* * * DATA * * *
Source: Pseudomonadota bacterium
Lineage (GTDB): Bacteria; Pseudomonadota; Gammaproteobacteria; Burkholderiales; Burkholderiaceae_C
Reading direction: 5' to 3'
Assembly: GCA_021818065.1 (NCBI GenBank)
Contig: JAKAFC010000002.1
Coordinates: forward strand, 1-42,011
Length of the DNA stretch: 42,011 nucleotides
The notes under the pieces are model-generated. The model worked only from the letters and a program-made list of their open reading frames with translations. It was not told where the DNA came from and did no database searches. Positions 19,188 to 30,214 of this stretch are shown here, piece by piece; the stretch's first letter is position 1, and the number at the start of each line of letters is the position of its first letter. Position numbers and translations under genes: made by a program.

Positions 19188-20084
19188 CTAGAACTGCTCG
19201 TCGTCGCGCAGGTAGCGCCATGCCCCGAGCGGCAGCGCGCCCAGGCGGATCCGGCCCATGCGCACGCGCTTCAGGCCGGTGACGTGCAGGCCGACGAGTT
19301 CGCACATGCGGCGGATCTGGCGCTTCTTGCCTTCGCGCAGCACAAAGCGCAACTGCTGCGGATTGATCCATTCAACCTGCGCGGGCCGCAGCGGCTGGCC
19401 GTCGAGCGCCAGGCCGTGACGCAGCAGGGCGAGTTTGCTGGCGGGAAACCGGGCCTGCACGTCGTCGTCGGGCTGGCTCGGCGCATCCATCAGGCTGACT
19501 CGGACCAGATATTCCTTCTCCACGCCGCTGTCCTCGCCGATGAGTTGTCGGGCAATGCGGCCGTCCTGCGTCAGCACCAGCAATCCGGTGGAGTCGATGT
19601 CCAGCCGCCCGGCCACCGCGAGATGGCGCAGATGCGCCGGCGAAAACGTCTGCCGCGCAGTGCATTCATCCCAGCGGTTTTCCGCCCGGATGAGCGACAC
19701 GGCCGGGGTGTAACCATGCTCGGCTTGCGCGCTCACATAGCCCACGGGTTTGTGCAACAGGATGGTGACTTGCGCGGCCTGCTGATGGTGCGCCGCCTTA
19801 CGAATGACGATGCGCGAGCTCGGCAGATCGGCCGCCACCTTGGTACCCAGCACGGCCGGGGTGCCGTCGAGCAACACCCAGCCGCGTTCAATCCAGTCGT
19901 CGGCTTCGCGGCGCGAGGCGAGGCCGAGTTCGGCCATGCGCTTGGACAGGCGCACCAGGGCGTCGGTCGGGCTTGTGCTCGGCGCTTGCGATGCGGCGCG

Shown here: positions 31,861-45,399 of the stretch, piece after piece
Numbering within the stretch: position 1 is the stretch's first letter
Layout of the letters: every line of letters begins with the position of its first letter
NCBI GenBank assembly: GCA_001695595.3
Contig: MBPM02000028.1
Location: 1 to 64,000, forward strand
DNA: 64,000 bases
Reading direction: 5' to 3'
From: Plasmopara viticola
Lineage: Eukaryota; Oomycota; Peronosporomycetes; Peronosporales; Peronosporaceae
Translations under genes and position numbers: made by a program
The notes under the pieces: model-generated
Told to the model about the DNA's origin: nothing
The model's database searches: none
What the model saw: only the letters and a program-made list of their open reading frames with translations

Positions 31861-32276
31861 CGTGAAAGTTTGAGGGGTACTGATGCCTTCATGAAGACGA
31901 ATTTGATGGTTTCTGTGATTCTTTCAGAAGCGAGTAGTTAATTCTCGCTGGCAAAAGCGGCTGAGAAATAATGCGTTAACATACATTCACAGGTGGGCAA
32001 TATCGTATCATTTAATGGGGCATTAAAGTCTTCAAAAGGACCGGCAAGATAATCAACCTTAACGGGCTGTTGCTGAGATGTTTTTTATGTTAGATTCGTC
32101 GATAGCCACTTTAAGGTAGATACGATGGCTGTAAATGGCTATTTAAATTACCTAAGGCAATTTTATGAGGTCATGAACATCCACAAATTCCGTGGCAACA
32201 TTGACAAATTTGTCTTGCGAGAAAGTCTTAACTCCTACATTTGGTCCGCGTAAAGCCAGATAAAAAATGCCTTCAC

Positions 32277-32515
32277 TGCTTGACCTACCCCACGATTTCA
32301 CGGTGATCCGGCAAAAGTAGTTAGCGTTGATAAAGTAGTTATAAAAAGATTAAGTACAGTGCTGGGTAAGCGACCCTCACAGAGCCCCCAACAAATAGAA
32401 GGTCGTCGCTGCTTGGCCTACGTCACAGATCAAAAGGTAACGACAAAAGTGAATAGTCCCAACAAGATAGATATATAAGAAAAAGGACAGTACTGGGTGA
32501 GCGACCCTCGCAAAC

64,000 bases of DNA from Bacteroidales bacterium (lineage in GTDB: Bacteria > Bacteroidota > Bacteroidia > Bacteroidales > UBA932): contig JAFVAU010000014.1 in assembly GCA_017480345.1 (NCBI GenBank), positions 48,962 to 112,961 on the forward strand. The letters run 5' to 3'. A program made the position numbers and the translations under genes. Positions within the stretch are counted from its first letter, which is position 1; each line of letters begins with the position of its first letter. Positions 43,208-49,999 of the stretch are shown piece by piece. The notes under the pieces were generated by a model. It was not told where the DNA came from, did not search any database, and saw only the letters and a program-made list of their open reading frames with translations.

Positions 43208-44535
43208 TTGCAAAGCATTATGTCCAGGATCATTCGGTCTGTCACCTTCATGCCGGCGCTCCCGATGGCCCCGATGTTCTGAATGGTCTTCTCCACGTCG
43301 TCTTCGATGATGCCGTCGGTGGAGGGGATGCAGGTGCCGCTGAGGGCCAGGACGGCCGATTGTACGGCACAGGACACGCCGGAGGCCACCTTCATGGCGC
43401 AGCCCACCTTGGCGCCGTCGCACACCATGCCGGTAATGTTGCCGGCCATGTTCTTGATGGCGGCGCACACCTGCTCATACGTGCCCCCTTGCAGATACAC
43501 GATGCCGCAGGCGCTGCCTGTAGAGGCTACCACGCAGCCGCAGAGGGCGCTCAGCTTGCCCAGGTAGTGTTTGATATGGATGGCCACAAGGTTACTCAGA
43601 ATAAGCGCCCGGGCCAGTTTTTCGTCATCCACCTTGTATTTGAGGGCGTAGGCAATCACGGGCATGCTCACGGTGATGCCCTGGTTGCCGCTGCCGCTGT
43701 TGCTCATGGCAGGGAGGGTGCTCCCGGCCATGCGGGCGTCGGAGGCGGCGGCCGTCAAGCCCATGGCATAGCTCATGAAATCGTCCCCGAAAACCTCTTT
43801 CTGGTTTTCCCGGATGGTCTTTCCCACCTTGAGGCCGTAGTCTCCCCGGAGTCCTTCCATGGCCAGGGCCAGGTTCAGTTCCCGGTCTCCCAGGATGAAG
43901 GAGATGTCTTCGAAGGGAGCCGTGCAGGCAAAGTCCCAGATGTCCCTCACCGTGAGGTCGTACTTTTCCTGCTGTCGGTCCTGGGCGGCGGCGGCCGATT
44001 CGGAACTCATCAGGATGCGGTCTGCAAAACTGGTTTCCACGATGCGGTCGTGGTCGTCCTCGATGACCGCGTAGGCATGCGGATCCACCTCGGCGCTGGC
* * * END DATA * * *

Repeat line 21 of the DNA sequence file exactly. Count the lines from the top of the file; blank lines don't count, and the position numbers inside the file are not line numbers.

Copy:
Layout of the letters: every line of letters begins with the position of its first letter